This tag is associated with 10 posts

Global Warming: Is It Really a Problem?


C++: Monty Hall Problem

Run random simulations of the Monty Hall game. Show the effects of a strategy of the contestant always keeping his first guess so it can be contrasted with the strategy of the contestant always switching his guess. Suppose you’re on a game show and you’re given the choice of three doors. Behind one door is … Continue reading »

C++: ABC Problem

You are given a collection of ABC blocks. Just like the ones you had when you were a kid. There are twenty blocks with two letters on each block. You are guaranteed to have a complete alphabet amongst all sides of the blocks. The sample blocks are: ((B O) (X K) (D Q) (C P) … Continue reading »

C++: Dutch National Flag Problem

The Dutch national flag is composed of three coloured bands in the order red then white and lastly blue. The problem posed by Edsger Dijkstra is: Given a number of red, blue and white balls in random order, arrange them in the order of the colours Dutch national flag. When the problem was first posed, … Continue reading »

C++: Josephus Problem

Josephus problem is a math puzzle with a grim description: n prisoners are standing on a circle, sequentially numbered from 0 to n − 1. An executioner walks along the circle, starting from prisoner 0, removing every k-th prisoner and killing him. As the process goes on, the circle becomes smaller and smaller, until only … Continue reading »

C++: 100 Doors Problem

Problem: You have 100 doors in a row that are all initially closed. You make 100 passes by the doors. The first time through, you visit every door and toggle the door (if the door is closed, you open it; if it is open, you close it). The second time you only visit every 2nd … Continue reading »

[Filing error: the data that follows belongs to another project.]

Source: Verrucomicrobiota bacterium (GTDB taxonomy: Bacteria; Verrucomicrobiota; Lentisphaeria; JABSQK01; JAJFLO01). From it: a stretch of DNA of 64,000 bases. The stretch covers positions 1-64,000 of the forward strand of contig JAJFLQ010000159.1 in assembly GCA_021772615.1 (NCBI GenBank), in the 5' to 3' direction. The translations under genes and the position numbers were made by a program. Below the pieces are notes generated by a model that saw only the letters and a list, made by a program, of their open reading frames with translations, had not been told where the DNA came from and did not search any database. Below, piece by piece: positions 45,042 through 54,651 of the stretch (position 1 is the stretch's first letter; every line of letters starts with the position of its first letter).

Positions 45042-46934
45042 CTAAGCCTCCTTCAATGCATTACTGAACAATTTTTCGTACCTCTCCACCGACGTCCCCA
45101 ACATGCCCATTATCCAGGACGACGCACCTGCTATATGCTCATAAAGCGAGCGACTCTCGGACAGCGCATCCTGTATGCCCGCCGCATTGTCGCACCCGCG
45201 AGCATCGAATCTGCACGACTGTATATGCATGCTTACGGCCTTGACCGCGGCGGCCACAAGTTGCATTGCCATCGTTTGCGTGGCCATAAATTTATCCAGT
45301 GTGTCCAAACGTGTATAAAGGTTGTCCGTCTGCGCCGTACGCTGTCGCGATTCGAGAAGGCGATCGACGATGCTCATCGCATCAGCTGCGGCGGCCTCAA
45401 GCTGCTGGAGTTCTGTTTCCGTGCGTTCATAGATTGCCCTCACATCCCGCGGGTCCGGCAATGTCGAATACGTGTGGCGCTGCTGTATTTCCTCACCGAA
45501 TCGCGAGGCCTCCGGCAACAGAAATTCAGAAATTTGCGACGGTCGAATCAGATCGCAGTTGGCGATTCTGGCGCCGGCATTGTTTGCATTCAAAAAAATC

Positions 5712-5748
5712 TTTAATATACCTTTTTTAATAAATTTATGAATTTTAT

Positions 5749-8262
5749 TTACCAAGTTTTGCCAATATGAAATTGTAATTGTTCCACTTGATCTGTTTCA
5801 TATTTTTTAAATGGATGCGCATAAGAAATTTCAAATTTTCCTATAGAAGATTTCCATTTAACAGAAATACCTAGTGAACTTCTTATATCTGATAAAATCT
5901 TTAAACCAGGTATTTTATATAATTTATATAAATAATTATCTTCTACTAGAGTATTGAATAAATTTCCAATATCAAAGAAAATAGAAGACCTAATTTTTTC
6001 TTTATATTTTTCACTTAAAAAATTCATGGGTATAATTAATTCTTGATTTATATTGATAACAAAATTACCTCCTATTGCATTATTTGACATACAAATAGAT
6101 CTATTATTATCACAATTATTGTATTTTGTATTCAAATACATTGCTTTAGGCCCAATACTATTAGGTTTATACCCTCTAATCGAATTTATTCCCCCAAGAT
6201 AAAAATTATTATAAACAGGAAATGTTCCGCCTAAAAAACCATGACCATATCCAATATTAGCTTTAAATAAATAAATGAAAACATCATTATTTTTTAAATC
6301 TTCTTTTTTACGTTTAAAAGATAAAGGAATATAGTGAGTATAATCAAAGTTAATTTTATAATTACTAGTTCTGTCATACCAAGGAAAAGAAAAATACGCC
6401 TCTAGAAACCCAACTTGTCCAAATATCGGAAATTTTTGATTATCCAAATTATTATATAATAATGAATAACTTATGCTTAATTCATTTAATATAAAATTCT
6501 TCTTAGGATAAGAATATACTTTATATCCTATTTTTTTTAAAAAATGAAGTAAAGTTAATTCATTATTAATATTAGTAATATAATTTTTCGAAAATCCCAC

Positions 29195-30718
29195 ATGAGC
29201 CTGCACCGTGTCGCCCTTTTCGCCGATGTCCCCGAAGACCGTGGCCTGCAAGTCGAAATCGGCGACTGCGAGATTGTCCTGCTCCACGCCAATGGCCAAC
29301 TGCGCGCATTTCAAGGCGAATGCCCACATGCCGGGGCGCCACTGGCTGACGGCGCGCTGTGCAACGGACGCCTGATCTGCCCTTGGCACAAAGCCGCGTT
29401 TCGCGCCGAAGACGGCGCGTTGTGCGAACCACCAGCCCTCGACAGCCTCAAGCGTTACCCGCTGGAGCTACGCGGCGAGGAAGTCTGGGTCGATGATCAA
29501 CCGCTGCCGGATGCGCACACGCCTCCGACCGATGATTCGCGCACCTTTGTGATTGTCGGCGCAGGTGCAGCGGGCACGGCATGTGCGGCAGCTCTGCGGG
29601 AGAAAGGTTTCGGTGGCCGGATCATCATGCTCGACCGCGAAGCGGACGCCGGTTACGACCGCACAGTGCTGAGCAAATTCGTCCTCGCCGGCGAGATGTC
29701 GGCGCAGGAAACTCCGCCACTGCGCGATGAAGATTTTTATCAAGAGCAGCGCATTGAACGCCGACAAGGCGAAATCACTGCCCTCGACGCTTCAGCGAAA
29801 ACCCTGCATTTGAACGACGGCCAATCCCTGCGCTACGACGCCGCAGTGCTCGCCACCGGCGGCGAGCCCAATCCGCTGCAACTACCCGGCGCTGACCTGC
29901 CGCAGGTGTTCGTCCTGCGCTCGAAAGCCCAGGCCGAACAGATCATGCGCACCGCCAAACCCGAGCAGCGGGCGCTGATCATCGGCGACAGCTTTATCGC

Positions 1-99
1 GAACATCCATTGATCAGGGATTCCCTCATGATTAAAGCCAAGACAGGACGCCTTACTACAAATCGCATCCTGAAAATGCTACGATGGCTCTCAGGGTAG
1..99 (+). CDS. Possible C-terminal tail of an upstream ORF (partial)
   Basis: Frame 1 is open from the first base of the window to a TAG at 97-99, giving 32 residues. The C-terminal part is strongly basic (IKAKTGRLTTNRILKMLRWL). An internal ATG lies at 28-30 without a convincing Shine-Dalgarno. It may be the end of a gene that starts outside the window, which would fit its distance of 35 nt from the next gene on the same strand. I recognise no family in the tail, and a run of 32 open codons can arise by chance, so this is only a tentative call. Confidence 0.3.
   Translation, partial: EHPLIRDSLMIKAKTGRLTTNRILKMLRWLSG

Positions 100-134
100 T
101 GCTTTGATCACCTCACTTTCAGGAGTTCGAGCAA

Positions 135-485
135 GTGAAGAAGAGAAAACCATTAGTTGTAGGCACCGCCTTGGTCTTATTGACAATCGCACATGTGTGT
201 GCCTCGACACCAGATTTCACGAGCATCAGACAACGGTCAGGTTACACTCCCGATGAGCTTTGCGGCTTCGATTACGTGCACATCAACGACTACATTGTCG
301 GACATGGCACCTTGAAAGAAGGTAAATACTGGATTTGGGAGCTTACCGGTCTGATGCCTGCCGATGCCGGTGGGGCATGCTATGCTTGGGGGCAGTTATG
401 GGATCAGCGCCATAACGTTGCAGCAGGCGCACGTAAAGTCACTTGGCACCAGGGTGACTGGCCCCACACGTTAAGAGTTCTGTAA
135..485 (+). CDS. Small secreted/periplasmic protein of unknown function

C++: Closest-Pair Problem

The aim of this task is to provide a function to find the closest two points among a set of given points in two dimensions, i.e. to solve the Closest pair of points problem in the planar case. The straightforward solution is a O(n2) algorithm (which we can call brute-force algorithm); the pseudocode (using indexes) … Continue reading »

C++: Dining Philosophers

The dining philosophers problem illustrates non-composability of low-level synchronization primitives like semaphores. It is a modification of a problem posed by Edsger Dijkstra. Five philosophers, Aristotle, Kant, Spinoza, Marx, and Russell (the tasks) spend their time thinking and eating spaghetti. They eat at a round table with five individual seats. For eating each philosopher needs … Continue reading »

C++: Knapsack Problem

A tourist wants to make a good trip at the weekend with his friends. They will go to the mountains to see the wonders of nature, so he needs to pack well for the trip. He has a good knapsack for carrying things, but knows that he can carry a maximum of only 4kg in … Continue reading »

Why Is Tax Dodging a Problem?


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